One of the many Spanish-speaking racers making the journey from South America and Europe, Bolanos added a few words in his own tongue.

“BC Bike Race es uma experiencia impresionante para nosotros los latinoamericanos amantes Del mtb, es Una immersion total y real a lo que es sin Duda el deporte mas Lindo del Mundo, Los senderos de bc son una locura se nota el Trabajo y el amor que le ponen todos Los que hacen parte de la logistics de lo que es sin Duda una de las majores Carreras Del mundo, vava BCBR THANKS!”

One of 20 Team Mexico racers summarized the BCBR in slightly more blunt terms on the finish line. .

“It’s beautiful! Hellish, but beautiful.”

After two BCBR’s, will he be back for a third?

“Maybe. But maybe ask me tomorrow!”

The hardest of the hard

BC Bike Race is hard no matter whether you are racing for first, fiftieth of four hundredth. But, for some riders, the challenge of finishing the race isn’t enough. Kosei Nakano arrived from Japan armed with a rigid, alloy race bike. Oh yeah, and just one gear. And he biked, and boated, from Vancouver airport to the race start in Victoria.

“I had a really nice time,” Nakano says of the experience, adding, after a new friend rolled by shouting rather emphatic congratulations, “I actually made a lot of friends. Because of this bike!”

A rigid singlespeed presents its own distinct set of challenges. For Nakano, being thrown into the deep end of B.C. gnar during the Prologue’s descent down 90s Jank was a rough start to the week. He persisted, and thrived later in the week. “The best day was Campbell River!”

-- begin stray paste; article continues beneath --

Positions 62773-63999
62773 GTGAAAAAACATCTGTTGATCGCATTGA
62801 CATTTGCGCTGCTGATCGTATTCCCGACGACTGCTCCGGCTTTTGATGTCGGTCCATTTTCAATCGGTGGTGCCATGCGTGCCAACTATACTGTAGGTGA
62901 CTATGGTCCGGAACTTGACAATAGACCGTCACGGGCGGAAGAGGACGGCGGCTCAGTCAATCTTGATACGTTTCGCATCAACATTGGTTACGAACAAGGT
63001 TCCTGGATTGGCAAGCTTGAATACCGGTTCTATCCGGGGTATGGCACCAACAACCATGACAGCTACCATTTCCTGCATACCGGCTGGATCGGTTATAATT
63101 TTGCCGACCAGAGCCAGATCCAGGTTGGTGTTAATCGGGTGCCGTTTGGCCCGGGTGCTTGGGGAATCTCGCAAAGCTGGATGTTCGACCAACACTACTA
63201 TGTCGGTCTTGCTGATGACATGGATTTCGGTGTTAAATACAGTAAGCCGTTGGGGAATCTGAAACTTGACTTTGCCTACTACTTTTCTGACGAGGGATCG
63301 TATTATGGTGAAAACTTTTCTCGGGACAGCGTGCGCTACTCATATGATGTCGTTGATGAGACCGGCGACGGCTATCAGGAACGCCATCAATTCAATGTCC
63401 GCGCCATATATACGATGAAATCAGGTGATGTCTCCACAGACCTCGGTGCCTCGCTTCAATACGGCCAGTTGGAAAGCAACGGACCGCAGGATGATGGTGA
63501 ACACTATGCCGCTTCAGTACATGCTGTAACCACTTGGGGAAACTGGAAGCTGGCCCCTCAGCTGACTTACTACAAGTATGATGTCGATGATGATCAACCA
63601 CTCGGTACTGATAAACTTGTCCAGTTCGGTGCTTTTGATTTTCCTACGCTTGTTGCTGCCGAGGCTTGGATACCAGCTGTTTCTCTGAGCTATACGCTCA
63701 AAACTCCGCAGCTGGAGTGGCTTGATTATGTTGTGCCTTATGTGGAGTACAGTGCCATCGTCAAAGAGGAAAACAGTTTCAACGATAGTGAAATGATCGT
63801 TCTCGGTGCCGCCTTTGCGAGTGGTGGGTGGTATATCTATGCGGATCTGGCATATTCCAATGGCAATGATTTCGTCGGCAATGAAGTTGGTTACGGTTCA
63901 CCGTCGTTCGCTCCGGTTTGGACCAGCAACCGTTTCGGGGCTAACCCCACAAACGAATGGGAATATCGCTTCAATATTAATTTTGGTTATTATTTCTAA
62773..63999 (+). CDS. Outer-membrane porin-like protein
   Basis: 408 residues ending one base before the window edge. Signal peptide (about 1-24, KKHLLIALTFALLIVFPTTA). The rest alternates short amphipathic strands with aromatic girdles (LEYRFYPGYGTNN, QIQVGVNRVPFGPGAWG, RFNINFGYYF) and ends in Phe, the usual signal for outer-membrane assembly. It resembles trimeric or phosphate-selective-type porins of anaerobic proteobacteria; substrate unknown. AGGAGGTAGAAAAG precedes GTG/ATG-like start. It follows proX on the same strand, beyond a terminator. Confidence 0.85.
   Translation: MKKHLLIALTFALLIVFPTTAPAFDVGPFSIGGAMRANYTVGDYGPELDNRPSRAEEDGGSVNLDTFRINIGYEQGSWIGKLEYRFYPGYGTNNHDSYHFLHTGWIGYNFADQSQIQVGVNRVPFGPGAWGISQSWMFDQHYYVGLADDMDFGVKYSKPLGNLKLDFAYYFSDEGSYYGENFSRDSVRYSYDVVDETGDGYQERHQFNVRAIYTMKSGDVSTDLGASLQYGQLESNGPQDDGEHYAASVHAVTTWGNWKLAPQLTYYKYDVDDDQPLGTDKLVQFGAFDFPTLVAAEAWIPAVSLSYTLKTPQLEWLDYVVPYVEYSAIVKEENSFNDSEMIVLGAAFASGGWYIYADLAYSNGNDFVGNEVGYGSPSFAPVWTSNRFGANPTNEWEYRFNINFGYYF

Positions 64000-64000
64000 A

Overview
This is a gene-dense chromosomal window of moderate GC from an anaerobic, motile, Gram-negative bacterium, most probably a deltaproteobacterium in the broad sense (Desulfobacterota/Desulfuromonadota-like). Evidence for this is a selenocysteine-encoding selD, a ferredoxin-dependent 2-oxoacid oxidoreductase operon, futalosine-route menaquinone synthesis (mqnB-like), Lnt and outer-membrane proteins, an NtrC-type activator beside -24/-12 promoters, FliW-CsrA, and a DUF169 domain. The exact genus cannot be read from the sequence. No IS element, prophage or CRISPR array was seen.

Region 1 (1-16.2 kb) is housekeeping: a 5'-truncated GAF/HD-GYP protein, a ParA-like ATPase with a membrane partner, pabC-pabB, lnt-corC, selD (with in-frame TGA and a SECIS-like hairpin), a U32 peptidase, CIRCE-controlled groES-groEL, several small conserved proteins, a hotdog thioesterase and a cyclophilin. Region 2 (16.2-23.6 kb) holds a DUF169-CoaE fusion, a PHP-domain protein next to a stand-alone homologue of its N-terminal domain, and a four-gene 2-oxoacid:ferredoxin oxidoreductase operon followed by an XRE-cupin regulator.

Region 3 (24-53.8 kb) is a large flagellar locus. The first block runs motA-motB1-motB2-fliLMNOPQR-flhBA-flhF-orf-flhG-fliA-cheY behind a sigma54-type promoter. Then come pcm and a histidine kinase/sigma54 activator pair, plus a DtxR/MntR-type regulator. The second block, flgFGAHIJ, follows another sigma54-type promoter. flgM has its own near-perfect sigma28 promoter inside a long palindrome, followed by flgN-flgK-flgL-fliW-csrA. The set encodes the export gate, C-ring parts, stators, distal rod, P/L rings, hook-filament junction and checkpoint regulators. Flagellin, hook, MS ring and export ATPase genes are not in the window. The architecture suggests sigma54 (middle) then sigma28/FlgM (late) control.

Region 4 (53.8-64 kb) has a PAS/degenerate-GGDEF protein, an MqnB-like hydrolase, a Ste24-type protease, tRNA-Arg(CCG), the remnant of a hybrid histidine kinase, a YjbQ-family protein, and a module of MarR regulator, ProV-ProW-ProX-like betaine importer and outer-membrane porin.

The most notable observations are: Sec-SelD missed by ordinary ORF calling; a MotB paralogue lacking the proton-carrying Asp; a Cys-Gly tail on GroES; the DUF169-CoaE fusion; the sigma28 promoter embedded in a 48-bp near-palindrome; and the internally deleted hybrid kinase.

If you’re wondering, no, Nakano doesn’t have to bike back to Vancouver tomorrow. One of those new friends is driving him to the airport in Burnaby.

2025 BC Bike Super Race Early Bird Registration

If you want to be here, riding and celebrating with us next year, don’t hesitate. Registration for the 2025 BC Bike Race opens Tuesday, July 9 at Noon PST.

Day 7 Results

Open Women
1st. Haley Smith 1:49:25.9
2nd. Katerina Nash 1:50:06.9 (0:41.0)
3rd.  Hannah Simms 1:51:22.5 (+1:56.6)
4th. Maghalie Rochette 1:51:50.7 (+2:24.8)
5th. Evelyn Dong 1:53:25.7 (+3:59.8)

Open Men

1st.  Sean Fincham 1:29:20.3
2nd. Andrew L’Esperance 1:29:26.2 (+0:05.9)
3rd. Tyler Clark 1:29:27.4 (+0:07.1)
4th. Peter Disera 1:30:06.7 (+0:46.4)
5th. Geoff Kabush 1:32:13.0 (+2:52.7)

2024 BC Bike Race: Overall Standings

Open Women
1st. Maghalie Rochette 13:02:51.1
2nd. Evelyn Dong 13:05:54.7 (+3:03.6)
3rd.  Haley Smith 13:14:41.7 (+11:50.6)
4th. Katerina Nash 13:19:57.0 (+17:05.9)
5th. Catharine Pendrel 13:44:27.6 (+41:36.5)

Open Men
1st. Sean Fincham 10:41:53.8
2nd. Andrew L’Esperance 10:42:32.1 (+0:38.3)
3rd. Peter Disera 10:54:05.4 (+12:11.6)
4th. Tyler Clark 10:54:39.4 (+12:45.6)
5th. Quinton Disera 11:10:30.1 (+28:36.3)

Full Results

Fox Timed Downhill Cumberland: Mumbo Jumbo/Lost Wood/Blockhead

1st. Katerina Nash 7:09.8
2nd. Catharine Pendrel 7:19.0
3rd. Evelyn Dong 7:21.5

1st. Peter Disera 6:03.5
2nd. Max McCulloch 6:12.1
3rd. Tyler Clark 6:23.5

Fox Timed Downhill: Overall

1st. Max McCulloch 23:44.7
2nd. Peter Disera 23:45.3 (+0.6)
3rd. Tyler Clark 24:32.4 (+47.7)

1st. Catharine Pendrel 27:35.4
2nd. Tracy Moseley 27:46.7 (+11.3)
3rd. Katerina Nash 27:48.6 (+13.2)